Loft Dynamics has scientific research to show for it. The company conducted a study with the Center of Aviation of the Zurich University of Applied Sciences evaluating the transferability of VR FSTD training to operating a real helicopter. The research showed there was no discrepancy in performance when comparing the two.
“This demonstrates how accurate our devices reflect reality, eliminating the need for pilots to seamlessly adapt to flying the simulator — no matter the stage in their career,” Riesen added. “It’s truly see-it-to-believe technology, and our glass cockpit brings it to an entirely new level.”
While Loft Dynamics has made headlines for its realistic, cost-efficient, and safe training solution, its comprehensive customer service has played a key role in building an expansive and highly engaged client base around the world. Customers include Air Zermatt, Blackcomb Helicopters, Colorado Highland Helicopters, the FAA, Helitrans Norway, Helixcom, and Meravo, Mountainflyers, among others.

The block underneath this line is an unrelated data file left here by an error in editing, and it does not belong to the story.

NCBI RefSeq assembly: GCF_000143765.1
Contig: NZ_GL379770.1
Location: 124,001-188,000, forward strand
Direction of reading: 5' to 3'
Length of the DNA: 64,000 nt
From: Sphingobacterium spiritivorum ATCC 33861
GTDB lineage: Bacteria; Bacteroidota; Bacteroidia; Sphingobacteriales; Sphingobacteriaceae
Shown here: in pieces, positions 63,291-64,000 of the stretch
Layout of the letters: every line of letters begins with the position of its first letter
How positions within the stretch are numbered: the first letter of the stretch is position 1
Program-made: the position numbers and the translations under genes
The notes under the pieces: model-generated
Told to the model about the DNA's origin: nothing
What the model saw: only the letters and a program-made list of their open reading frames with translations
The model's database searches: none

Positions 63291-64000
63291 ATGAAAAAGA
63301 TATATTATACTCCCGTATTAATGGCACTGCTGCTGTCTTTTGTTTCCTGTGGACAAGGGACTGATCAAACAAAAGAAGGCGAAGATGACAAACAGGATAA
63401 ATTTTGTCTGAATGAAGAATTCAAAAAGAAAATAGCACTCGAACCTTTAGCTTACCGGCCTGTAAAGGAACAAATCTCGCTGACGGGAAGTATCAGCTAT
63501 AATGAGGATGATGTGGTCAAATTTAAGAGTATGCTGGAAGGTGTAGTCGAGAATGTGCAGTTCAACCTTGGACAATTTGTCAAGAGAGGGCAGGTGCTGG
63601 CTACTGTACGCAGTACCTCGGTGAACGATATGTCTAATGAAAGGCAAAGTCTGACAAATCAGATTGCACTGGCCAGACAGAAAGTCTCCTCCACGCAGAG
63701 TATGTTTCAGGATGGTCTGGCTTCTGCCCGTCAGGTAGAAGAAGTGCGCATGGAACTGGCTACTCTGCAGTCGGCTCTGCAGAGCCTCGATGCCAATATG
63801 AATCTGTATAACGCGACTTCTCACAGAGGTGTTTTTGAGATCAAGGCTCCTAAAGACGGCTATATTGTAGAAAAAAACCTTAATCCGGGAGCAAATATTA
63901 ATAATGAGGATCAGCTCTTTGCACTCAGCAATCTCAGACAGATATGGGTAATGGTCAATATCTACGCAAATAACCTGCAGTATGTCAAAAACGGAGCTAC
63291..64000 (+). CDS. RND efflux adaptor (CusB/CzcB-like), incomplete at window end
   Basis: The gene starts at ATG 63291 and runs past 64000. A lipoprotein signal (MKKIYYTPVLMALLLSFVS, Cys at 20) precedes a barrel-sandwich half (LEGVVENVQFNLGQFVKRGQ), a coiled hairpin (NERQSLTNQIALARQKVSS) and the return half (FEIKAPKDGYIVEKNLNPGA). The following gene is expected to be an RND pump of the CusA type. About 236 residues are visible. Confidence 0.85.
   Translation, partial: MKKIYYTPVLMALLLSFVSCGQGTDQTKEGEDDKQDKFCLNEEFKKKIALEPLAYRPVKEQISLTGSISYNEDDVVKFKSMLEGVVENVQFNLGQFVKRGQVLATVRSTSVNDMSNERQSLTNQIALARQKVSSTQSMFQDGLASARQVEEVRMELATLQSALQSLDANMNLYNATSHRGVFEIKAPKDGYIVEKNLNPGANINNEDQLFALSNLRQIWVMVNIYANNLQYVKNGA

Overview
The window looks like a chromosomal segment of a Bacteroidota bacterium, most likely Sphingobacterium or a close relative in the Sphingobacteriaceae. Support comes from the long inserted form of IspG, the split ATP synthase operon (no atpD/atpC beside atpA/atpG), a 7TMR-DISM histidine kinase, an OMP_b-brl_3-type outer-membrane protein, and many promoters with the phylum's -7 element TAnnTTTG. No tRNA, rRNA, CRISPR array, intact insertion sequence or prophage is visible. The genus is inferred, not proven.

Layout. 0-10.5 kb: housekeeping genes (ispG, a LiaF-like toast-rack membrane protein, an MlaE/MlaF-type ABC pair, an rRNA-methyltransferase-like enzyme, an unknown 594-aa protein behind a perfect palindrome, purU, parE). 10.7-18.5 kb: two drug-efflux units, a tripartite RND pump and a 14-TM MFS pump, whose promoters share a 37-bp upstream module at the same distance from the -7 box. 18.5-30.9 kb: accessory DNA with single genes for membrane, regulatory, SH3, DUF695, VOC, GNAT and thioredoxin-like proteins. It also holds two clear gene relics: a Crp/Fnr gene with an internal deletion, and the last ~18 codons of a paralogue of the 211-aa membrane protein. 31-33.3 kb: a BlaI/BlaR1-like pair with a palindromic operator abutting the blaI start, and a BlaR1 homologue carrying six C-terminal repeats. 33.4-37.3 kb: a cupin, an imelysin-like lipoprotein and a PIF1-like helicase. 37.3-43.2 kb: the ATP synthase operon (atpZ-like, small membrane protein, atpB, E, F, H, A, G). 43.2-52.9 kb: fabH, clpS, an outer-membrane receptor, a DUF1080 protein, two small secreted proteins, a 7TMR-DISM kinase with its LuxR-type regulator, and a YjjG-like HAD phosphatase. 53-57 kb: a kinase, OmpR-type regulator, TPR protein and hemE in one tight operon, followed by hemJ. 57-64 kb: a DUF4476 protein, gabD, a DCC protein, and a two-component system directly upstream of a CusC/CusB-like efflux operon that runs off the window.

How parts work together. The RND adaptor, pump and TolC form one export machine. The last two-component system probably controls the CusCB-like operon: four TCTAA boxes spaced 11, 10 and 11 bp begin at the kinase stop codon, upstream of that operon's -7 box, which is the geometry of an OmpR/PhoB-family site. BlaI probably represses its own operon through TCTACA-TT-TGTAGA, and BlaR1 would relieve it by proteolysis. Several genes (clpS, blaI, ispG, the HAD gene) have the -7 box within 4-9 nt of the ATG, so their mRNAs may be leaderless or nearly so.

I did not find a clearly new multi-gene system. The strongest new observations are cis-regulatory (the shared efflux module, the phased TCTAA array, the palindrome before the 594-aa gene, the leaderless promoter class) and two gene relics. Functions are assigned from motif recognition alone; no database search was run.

“Qualifying an FSTD is complex, time-consuming, and requires specific knowledge. Operating the device also presents challenges. We take those burdens off our customers and enable them to focus on what matters most: operations,” said Jens Westh, Loft Dynamics’ chief operating officer. “We pride ourselves on being an extension of our customers’ team. After all, their success is our success.”
Airbus Helicopters, one of Loft Dynamics’ longtime partners, shows what fruitful collaboration can produce. The company recently doubled down on its partnership with Loft Dynamics by co-developing the Airbus H145 simulator.
To date, Loft Dynamics has 13 training devices qualified under EASA regulations. The company recently announced its expansion into Canada and Italy, partnering with Blackcomb Helicopters and Helixcom. In recent years, the team at Loft Dynamics has already surprised the industry with several world innovations.
“We now have the technology to scale to any flight object like other helicopter models, eVTOLs, and fixed-wing aircraft,” Riesen said.